The one that shows the most volume? The one with the strongest price action? The one with the highest trading volume? The one that displays the most liquid market? Which chart is easiest to read? Which chart is the least complex?
Traders need to understand this complexity, it’s why we have charts. We all have the same interest and need to share that with each other to create a better market. Understanding the chart is an important starting point to making a trading decision as quickly as possible.
Here are some helpful points for understanding the structure of a chart:
The chart is divided into 2 main parts – High level and Low level:
High level includes the most important signals and information, it is not important for beginners.
The Low level include the less important signals and information, it is important for experienced traders.
A chart is always shown as a 3-D representation. The charter first creates a set of data based on the input data (e.g. Price/Transaction, price, volume)
Once this data has been added, the chart is divided into different zones which are then plotted around the points:
High Level is where the most important data occurs (e.g. Price) : This is where the data is displayed and the order is created. It is also where the order is placed and executed. It helps traders make decisions about how to execute their orders. On the chart, the “Order Weight” is expressed as the number of points the chart will update when an order is placed. This is important, as it gives you an idea on how quickly prices are changing.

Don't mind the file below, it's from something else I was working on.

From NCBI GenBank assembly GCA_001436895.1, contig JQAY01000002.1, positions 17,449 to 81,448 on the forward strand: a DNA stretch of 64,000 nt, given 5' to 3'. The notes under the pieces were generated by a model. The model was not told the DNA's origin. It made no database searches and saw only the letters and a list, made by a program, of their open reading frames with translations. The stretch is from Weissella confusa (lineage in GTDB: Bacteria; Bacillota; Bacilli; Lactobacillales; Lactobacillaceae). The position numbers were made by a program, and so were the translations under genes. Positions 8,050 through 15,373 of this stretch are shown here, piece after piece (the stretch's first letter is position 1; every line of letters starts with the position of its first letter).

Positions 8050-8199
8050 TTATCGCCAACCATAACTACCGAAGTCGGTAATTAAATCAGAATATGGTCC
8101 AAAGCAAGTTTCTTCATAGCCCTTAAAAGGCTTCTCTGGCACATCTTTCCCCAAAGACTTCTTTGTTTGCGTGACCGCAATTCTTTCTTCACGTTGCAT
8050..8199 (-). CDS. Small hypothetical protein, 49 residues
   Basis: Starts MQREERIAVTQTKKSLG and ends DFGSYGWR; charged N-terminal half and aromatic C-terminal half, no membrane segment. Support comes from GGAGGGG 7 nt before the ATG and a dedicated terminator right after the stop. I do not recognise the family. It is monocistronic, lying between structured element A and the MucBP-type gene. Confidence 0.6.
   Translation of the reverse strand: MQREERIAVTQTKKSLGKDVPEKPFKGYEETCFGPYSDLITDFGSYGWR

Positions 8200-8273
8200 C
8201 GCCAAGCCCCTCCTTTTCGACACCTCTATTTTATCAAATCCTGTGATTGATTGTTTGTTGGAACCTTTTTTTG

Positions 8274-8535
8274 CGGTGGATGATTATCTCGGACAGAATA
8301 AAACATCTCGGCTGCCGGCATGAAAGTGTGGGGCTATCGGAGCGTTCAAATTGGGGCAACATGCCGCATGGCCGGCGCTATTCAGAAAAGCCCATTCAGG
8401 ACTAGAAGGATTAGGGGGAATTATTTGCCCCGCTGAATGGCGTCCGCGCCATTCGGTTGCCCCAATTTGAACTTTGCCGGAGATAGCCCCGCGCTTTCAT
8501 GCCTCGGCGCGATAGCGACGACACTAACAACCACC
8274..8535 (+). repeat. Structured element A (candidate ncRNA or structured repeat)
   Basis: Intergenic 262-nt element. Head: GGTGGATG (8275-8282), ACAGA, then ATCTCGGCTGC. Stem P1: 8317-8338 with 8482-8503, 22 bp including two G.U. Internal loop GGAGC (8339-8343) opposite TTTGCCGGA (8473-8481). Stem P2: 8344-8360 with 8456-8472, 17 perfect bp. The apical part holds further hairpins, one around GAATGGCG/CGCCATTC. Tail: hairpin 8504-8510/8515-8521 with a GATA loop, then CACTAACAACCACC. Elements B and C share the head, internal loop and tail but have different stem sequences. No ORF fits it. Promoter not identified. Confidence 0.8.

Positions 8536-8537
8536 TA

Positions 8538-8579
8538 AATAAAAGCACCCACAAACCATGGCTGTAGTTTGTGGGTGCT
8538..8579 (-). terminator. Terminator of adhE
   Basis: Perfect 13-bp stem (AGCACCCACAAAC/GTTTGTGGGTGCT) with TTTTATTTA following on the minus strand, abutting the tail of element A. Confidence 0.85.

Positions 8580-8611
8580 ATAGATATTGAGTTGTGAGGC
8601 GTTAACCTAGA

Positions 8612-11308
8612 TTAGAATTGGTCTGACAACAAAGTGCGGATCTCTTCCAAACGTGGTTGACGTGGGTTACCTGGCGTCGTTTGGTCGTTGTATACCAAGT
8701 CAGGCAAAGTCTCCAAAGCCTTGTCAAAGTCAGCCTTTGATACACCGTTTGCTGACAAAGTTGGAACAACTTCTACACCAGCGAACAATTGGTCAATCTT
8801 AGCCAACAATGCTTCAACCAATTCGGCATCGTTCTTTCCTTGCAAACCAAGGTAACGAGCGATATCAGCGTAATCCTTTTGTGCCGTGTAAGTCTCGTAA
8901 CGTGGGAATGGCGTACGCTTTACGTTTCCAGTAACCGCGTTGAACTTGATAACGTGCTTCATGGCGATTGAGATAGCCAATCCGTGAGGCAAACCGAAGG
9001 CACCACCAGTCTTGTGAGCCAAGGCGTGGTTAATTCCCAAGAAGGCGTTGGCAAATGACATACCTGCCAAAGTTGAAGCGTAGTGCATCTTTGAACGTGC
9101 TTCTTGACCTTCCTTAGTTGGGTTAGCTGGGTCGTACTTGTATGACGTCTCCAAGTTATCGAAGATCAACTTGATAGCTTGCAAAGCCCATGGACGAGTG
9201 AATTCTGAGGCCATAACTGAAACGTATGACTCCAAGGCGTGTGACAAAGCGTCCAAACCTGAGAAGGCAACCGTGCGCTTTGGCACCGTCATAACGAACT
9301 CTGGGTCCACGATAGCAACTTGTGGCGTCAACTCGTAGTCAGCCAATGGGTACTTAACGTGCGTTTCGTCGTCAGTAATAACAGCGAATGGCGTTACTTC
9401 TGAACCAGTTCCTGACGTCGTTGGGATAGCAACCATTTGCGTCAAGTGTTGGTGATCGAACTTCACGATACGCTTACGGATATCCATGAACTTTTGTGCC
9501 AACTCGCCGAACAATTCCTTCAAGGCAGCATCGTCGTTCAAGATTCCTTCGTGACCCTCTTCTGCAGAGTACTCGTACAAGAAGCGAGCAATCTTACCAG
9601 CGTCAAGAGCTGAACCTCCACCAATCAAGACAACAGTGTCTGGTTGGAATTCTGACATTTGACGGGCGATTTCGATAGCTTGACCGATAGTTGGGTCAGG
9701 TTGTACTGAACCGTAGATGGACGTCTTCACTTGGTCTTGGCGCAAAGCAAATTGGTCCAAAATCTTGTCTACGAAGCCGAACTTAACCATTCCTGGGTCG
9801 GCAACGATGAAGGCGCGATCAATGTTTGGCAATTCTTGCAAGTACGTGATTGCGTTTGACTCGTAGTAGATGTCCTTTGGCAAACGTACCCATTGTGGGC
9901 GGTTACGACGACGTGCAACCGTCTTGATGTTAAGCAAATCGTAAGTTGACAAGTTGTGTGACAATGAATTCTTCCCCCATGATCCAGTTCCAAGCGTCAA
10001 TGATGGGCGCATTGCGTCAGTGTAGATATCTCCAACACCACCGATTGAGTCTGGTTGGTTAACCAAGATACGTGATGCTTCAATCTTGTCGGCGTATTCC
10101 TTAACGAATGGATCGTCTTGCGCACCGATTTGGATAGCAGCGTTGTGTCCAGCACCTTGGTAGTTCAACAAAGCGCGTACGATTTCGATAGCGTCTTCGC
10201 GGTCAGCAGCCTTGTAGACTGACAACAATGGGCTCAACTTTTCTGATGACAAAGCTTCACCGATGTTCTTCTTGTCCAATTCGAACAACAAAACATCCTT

Low Level is where the less important data occurs, it is also the place where your order is displayed. The price is usually on the left-hand side, so it is the spot where you can quickly compare your orders and understand how fast they are moving.
Zones are made up of the 3 data regions:
Trader data (Orders received, Price, Volume and Trades): This is the first stage of the chart. It displays what each of your market orders will look like in the chart. You can find different order settings (including price, rate, size, frequency, expiration) on the chart.
The Order Weight is the number of points the chart will update when an order is placed. This is important, as it gives you an idea on how quickly Prices are changing.
The Price is located at the bottom
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